MANILA, Philippines (UPDATED) – The Philippine National Police (PNP) Criminal Investigation and Detection Group (CIDG) will use its subpoena powers if the Department of Justice (DOJ) dismisses the drug charges against alleged drug lords Peter Lim and Kerwin Espinosa.
"If this gets dismissed, we will work hard again, we will use all available tools of investigation and one of [those] available tools is the subpoena powers. Definitely, I will use that so as to have justice," PNP CIDG chief Director Roel Obusan said in a mix of English and Filipino in a Camp Crame news briefing on Wednesday, March 14.
President Rodrigo Duterte had earlier signed Republic Act 10973 which returned subpoena powers to the PNP through its chief and the CIDG's top two officials.
How will this power be used? Through a subpoena, the PNP can compel witnesses to submit testimonies and pieces of evidence.
If they don't cooperate, the PNP can file a case for contempt from a regional trial court, which can end up with the uncooperative subpoena recipients serving jail time or paying a fine. (READ: No abuse of PNP subpoena powers? How the police will do it)
Subpoena to pin Espinosa, Lim? The subpoena will come especially handy as Espinosa had retracted his confession made before a Senate panel that he was involved in the country's drug trade.
Obusan said this is the reason why the CIDG did not submit Espinosa's confession to the DOJ panel of prosecutors that later cleared him and others of drug charges.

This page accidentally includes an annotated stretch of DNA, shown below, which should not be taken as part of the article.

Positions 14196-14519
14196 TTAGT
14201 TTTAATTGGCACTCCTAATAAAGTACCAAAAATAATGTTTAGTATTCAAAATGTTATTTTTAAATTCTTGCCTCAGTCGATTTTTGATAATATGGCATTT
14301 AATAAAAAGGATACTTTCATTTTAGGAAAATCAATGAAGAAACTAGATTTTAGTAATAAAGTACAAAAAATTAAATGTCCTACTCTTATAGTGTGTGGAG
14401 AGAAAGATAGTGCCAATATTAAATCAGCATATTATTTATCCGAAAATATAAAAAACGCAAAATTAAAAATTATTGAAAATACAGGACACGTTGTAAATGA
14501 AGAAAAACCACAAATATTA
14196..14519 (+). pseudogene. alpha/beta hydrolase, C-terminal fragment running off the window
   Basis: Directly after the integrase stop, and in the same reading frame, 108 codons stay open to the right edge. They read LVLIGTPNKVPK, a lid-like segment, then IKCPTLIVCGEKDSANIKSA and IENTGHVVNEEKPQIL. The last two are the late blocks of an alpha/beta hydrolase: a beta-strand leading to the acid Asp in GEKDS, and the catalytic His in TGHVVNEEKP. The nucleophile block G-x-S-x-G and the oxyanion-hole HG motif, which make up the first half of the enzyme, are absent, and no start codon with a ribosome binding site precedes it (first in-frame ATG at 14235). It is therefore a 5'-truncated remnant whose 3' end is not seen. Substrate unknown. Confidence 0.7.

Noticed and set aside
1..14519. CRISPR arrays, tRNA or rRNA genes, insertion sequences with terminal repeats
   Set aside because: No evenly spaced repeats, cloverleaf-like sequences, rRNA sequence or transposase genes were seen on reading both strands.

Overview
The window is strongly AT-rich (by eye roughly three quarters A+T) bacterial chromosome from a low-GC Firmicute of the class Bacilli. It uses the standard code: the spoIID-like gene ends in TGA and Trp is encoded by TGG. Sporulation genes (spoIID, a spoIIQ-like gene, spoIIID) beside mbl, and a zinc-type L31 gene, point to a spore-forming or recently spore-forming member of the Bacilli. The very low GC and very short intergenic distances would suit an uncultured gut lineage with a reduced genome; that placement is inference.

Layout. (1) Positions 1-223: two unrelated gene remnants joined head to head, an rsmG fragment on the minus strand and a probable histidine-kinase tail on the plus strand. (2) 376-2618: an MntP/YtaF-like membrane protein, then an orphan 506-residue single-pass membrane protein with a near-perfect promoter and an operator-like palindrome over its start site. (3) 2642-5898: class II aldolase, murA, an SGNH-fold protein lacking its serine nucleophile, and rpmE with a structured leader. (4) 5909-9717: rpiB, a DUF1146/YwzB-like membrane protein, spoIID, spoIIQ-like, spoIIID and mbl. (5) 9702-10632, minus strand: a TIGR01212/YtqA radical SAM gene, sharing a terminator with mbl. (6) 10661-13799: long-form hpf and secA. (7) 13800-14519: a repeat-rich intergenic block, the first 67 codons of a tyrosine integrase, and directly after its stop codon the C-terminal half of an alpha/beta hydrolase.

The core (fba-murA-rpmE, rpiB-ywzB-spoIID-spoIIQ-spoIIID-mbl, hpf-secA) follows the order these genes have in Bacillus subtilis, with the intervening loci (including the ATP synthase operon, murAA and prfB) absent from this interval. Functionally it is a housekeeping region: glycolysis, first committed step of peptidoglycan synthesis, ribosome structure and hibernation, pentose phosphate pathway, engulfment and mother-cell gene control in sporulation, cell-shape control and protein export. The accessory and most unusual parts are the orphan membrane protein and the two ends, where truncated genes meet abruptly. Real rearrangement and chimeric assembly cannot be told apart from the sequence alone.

Obusan said Espinosa, in his counter-affidavit before the DOJ panel, retracted his confession that he was involved in the illegal drug trade. He made the admission when he testified at the Senate hearing into the killing of his father, the late Mayor Rolando Espinosa of Albuera, Leyte, in November 2016. (READ: Kerwin Espinosa: I gave P8M to De Lima through Ronnie Dayan)
Why was the case dismissed? The DOJ panel recommended dropping the drug charges against Lim, Espinosa, and their alleged accomplices after a panel found that the CIDG's star witness, Marcelo Adorco, was not a reliable witness.
The panel noted that Adorco's affidavits did not completely match, as there were differences in the years he allegedly met with Lim and Espinosa, and in the amounts of supposed shabu Lim and Espinosa had traded.
The panel dismissed the case on December 20, 2017, but was only publicized on March 12, 2018, after reporters obtained a copy of the panel's resolution.
What's happening outside Camp Crame? President Rodrigo Duterte only reacted to the DOJ panel's recommendation on Tuesday, March 13, a day after media reports sparked public outcry denouncing the move to dismiss the charges against personalities he himself had tagged as major players in the country's illegal drug trade. (READ: Duterte to review dismissal of Lim, Espinosa drug charges)